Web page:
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Johannesburg The Elusive Metropolis

VIEWS: 26 PAGES: 4

No longer constrained by the moral imperative to direct their creative energies toward exposing the evils of white minority rule, researchers and writers have given free rein to pursuing all sorts of topics that before the 1994 transition to parliamentary democracy would have been regarded as not sufficiently engaged with the politics of the day. [...] it goes without saying that perspectives drawn from political economy, cultural studies, posts tructuralism, and class analytic frameworks all provide useful angles of vision from which to develop an understanding of the processes of urbanization that have shaped this unfinished city both during and after apartheid.

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									                                                              Book Reviews 153

Achille Mbembe and Sarah nuttall, eds. Johannesburg: The Elusive Metro­
polis. Durham, N.C.: Duke University Press, 2009. Afterword by Arjun Appadurai
and Carol A. Breckinridge. viii + 398 pp. Photographs. Notes. Bibliography. Index.
Contributors List. $99.95. Cloth. $27.95 Paper.

Johannesburg has attracted a great deal of scholarly interest in the decade
and a half since the end of apartheid. No longer constrained by the moral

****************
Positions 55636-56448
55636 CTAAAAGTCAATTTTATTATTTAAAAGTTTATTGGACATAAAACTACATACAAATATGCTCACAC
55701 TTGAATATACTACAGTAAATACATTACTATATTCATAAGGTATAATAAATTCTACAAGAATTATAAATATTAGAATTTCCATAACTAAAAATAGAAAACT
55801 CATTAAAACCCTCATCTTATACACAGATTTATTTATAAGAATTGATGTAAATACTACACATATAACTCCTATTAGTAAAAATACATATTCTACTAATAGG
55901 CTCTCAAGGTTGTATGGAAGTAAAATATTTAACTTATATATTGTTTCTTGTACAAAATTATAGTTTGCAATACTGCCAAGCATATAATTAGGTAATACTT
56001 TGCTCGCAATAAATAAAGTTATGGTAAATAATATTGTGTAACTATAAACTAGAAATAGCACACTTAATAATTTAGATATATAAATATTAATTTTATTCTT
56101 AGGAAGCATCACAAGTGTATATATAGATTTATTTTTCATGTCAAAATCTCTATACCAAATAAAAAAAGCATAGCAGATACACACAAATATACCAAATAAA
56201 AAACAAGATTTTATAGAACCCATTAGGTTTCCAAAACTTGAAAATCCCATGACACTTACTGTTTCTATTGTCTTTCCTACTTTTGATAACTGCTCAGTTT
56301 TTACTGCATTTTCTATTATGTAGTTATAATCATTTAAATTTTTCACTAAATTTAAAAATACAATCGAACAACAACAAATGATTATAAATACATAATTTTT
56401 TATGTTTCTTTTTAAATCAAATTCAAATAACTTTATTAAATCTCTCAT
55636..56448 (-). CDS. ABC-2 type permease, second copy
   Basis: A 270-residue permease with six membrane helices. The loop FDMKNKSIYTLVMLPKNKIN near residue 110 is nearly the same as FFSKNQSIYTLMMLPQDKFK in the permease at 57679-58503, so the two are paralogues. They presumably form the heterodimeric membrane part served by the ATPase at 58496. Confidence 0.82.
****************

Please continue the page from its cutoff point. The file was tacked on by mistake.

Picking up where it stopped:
imperative to direct their creative energies toward exposing the evils of
white minority rule, researchers and writers have given free rein to pur-
suing all sorts of topics that before the 1994 transition to parliamentary
democracy would have been regarded as not sufficiently engaged with the
politics of the day. This “normalization” of intellectual life has led to a great
deal of experimentation with new ideas, perspectives, and paradigms, espe-
cially those derived from cultural studies, post-Marxism, and postmodernist
perspectives.
      This outpouring of new research and writing has produced a critical
mass of scholarship that has enabled us to rethink Johannesburg as some-
thing other than the quintessential “apartheid city.” By addressing such
topics as culture, consumption, and spectacle that were often ignored not
very long ago, Johannesburg: The Elusive Metropolis reflects this turn toward
scholarly “normalization.” Taken together, the contributors to this edited
volume (first published as a special issue of the journal Public Culture) give
Johannesburg a new visibility as a complex and vibrant city with a distinctive
cosmopolitan culture all its own.
      Elusive Johannesburg is a loosely organized book. Its method of presenta-
tion resembles a collage of discrete elements stitched together in a single
volume. The book itself is divided into two sections. The first consists of
conventional scholarly essays written in an academic mode. In contrast, the
second consists of an assemblage of short essays, interviews, and other non-
conventional commentaries: a collection of vignettes that explore different
aspects of the city largely from the perspective of personal experience. The
advantage of this approach is that it allows for a great deal of freedom to
include very diverse commentaries on the city, its people, and its places.
The disadvantage is that it does not sufficiently demonstrate how and 
								
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